Call me Patient C-3E/008-01, late of the Village of the Damned. I was released from hospital yesterday afternoon, and believe me, dear readers, I did a little Snoopy Dance of Joy inside when they finally discharged me. Thanks also for all your kind thoughts while I was ill. I have to say, though, that a great deal of the pain and suffering I endured over the last week was iatrogenic (or what might be called “collateral damage”). Still, I would also like to thank the medical staff that pulled me back from the edge of the precipice that was crumbling beneath my feet.
Everyone should become deathly ill a few times in their life. I fancy I understand Nietzsche pretty well because of that, for Nietzsche was deathly ill throughout much of his life. It very much colours his entire philosophy and he knew that unless one had suffered from life the way he had suffered from it, no one could really understand his philosophy. Extreme pain often has the salutary effect of sobering the mind and ridding us of superficial pettinesses (or what is called “personal baggage”). It cuts to the quick, but you also gain some measure of clarity into what matters and what does not matter. It’s the first Noble Truth of the Buddha — life is dukkha. It matters, though, in what way you understand how and why life is dukkha. This is also the starting point for Nietzsche’s entire philosophy: “what does not kill me makes me stronger”. There is value to be discovered even in dukkha, and Nietzsche wanted to draw that value out.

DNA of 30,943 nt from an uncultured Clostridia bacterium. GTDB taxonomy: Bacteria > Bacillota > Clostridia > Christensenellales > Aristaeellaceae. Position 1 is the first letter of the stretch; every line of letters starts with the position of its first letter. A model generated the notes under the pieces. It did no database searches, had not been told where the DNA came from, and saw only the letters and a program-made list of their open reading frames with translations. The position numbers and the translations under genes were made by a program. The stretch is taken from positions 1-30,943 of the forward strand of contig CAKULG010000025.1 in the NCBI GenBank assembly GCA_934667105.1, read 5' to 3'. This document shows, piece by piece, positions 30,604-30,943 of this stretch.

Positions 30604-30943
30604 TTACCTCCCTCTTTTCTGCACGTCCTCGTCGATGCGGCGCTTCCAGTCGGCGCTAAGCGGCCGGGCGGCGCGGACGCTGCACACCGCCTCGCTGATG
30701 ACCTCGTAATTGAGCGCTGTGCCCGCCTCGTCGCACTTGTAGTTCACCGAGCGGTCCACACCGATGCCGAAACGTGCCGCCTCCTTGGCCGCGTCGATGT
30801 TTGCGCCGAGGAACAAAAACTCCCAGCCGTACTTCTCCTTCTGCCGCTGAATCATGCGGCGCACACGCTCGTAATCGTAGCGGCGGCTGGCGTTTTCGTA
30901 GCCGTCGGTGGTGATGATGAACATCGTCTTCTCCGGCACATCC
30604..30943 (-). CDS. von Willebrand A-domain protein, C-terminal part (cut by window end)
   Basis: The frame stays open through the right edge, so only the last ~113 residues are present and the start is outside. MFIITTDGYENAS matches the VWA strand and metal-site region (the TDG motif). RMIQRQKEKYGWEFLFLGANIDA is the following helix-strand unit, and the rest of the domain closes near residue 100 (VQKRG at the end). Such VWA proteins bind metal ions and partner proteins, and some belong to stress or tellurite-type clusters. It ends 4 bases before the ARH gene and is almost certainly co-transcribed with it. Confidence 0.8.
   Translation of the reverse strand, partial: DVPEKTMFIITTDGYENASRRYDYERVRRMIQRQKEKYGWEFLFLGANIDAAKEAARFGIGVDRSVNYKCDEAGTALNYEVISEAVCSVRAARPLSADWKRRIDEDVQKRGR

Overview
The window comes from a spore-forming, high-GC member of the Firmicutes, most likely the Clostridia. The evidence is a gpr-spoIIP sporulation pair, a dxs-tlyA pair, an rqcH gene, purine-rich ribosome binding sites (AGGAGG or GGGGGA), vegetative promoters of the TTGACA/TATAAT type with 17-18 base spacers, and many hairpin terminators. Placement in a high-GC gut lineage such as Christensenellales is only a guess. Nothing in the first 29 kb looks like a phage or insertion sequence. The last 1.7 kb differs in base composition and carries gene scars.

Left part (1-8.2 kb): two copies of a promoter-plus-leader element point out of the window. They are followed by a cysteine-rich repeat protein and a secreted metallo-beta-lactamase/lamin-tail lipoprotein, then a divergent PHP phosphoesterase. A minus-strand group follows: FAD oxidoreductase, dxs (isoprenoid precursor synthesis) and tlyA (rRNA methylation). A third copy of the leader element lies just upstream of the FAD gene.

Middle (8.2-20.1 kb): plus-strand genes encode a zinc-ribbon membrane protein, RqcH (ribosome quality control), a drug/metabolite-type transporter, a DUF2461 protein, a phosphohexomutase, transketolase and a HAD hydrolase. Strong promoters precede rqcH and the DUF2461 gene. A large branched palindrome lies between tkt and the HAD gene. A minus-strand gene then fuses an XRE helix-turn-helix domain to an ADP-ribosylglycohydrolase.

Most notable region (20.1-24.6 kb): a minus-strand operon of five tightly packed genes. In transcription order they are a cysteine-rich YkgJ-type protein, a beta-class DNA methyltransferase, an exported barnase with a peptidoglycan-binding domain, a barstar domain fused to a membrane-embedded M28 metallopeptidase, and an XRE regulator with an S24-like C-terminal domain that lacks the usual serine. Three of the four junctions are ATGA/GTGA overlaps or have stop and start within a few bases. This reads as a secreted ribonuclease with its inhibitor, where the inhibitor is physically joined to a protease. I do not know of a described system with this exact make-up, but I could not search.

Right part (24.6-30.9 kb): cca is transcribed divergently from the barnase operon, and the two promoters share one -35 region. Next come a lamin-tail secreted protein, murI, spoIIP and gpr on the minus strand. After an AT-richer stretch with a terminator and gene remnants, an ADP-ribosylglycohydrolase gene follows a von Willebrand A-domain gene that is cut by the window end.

(Unfortunately, they aren’t done with me yet either. I have to return for additional surgery in a couple of weeks).
Extreme illness can also be a teaching, and all of life and even what we call “evolution” is a process of learning those teachings. For much of my stay in the hospital I was in a delirium of pain. One part of me was immersed in that delirium of pain even as another part, somewhat detached from that, found the whole matter interesting and absorbing. That’s the part that McGilchrist calls “the Master mode of attention” associated with the right-hemisphere of the divided brain. If you have read Nietzsche’s “The Despisers of the Body” chapter from his Zarathustra, this is not to be wondered at. The “Master” is what Nietzsche calls “the Self” and it is not the Ego-nature. This is a point on which many people who pretend to understand Nietzsche often go astray. It is this latent or implicit “Self” that is the core of Nietzsche’s “overman”, or Emerson’s “Oversoul” or Blake’s “Albion reborn”. So, “The Despisers of the Body” is a key chapter in understanding Nietzsche’s entire philosophy of dukkha and much of William Blake, too…
“Man was made for joy and woe
Then when this we rightly know
Through the world we safely go.
Joy and woe are woven fine
A clothing for the soul to bind.”
If you can suffer dukkha “creatively”, without lapsing into self-pity and resentment of life, this is the beginning of wisdom and of compassion for all living. Gurdjieff even advocated an exercise for awakening compassion in this respect, even in a pub — knowing that the person you are sharing a beer with during “happy hour” is a mortal being doomed to suffer and die as you yourself are doomed to suffer and die. In Buddhism and in Castaneda’s writings, this knowledge is extended to all living beings. What makes Man equal to the slug or the plant or the insect is the knowledge that we are all mortal beings doomed to suffer and die. This is the Buddhist Law of Impermanence and what Jean Gebser calls “the Law of the Earth” and many people resent it deeply and turn away from life. It’s one reason why Heraclitus was largely rejected in Western intellectual history. But now his time has come.